received. With this scenario, the companies know something about
their target audience and then again learn more about what they like
or dislike about particular products. Companies are able to
directly communicate with their target audience and know how they
are responding to the products they try.
traditionally consumables have been the products of choice for sampling.
In early 2000, rumors started that the car industry was considering
attempting the sampling model. In the Fall of 2001, GM started
advertising on television and on one of their web sites, Pontiac.com
for the "Pass it On" marketing program. Users log on to their
web site, complete the online registration form, and tell GM in 75
words or less what they would do if given a Pontiac for a week.
The registrant also selects the Pontiac model he/she would select
if chosen as the winner. In this marketing model, General Motors
is utilizing television to bring site guests to Pontiac.com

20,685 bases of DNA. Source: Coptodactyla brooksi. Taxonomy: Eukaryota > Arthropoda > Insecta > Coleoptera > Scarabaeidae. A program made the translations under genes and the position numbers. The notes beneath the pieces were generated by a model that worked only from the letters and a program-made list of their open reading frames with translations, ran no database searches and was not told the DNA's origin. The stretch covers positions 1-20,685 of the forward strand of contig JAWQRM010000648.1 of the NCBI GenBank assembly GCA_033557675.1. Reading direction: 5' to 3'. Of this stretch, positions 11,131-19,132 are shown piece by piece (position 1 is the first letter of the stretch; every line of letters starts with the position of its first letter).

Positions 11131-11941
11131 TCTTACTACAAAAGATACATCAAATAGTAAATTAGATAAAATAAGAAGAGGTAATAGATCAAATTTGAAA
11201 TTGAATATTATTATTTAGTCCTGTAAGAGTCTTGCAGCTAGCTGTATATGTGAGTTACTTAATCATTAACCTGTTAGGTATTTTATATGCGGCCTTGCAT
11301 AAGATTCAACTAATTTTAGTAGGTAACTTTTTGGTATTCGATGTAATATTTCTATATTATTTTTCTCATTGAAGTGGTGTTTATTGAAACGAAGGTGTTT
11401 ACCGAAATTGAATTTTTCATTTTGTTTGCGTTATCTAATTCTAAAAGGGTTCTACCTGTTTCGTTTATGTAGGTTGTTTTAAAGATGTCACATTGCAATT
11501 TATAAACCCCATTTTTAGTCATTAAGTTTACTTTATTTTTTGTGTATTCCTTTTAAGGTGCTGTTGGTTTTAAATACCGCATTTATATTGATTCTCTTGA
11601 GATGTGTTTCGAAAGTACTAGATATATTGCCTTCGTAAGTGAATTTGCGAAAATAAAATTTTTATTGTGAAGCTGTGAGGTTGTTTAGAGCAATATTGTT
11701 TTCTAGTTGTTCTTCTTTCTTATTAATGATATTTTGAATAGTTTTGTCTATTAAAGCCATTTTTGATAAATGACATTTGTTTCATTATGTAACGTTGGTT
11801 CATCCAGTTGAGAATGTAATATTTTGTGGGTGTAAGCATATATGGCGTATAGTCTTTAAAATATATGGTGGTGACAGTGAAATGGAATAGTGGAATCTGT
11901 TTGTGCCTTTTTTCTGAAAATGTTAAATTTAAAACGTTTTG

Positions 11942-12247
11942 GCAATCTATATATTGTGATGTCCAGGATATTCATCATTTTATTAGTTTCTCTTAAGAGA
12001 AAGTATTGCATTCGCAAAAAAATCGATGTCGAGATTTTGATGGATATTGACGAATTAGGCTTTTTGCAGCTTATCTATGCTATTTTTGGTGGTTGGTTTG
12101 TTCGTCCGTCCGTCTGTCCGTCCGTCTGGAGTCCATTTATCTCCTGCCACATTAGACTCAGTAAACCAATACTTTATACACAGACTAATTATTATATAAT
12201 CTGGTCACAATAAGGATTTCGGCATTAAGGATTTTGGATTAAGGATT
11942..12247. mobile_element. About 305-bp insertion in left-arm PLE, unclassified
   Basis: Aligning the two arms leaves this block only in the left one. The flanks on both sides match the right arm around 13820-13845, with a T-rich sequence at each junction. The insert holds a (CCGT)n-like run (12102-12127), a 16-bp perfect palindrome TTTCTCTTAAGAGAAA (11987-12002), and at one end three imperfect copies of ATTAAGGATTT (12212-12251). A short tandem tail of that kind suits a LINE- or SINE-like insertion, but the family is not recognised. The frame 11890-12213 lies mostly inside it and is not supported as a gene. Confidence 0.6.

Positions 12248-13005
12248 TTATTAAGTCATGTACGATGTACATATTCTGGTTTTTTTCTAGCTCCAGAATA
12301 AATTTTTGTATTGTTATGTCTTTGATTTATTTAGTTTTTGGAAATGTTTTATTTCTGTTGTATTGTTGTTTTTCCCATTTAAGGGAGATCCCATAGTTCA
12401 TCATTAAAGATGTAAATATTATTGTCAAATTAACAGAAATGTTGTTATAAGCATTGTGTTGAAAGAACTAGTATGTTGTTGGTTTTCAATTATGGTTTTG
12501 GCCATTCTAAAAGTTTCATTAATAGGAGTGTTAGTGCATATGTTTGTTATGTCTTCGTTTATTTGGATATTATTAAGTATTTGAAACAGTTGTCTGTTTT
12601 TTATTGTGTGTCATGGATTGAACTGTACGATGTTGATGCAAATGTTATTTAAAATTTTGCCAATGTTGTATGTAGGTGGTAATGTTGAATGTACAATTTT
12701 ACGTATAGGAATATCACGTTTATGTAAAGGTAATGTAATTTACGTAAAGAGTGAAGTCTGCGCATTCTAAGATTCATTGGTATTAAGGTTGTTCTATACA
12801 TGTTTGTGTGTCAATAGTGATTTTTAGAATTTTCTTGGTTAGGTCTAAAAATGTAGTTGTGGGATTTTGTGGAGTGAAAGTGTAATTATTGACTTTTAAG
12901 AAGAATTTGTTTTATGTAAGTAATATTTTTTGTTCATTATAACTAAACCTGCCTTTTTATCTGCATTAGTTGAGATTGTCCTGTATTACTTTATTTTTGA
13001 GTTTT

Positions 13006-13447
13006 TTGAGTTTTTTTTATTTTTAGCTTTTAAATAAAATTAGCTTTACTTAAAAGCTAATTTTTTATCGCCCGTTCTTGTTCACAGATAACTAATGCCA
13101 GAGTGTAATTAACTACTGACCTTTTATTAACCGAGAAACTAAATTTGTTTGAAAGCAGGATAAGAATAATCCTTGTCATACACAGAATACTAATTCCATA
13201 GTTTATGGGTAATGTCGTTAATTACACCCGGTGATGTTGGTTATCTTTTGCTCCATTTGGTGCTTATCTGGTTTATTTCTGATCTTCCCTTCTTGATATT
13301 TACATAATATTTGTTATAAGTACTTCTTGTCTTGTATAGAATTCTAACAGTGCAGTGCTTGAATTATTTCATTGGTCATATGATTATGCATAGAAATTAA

for an opportunity to win a week-long sampling opportunity.
At the end of the week, the recipient passes on the keys to the next
marketing is marketing a company away from the Internet. Most
consumers still receive most of their marketing messages away from the
Internet. Both Internet dotcom-only companies and brick-and-mortar
companies with an online presence can advertise away from the Internet.
Advertising for web business needs to include the web site address.
There are four basic rules to follow in implementing offline strategies:
piece of paper that walks out of a brick-and-mortar store with a
customer should have the web site address on it: receipts, wrappers,
shopping bags, and more.
brochures should be available for consumers to pick up, informing
them of the web site where they could alternatively visit and shop
if they can't make it in to the store.
not advertise the web site until it is ready for visitors.
to evaluate your target audience: where they shop, what they read,
and where they go, then market to them where they are. Include
the web site address on the messages. Give them a reason to
visit the site as Mars Corporation did in their Fall 2001 campaign.
In the Fall of 2001, Mars Corp began a marketing plan that incorporated
offline and online methods. Printed on the inside of Mars
candy bars wrappers: M&Ms, SNICKERS, MARS and TWIX, consumers
could find a computer-generated number that they were instructed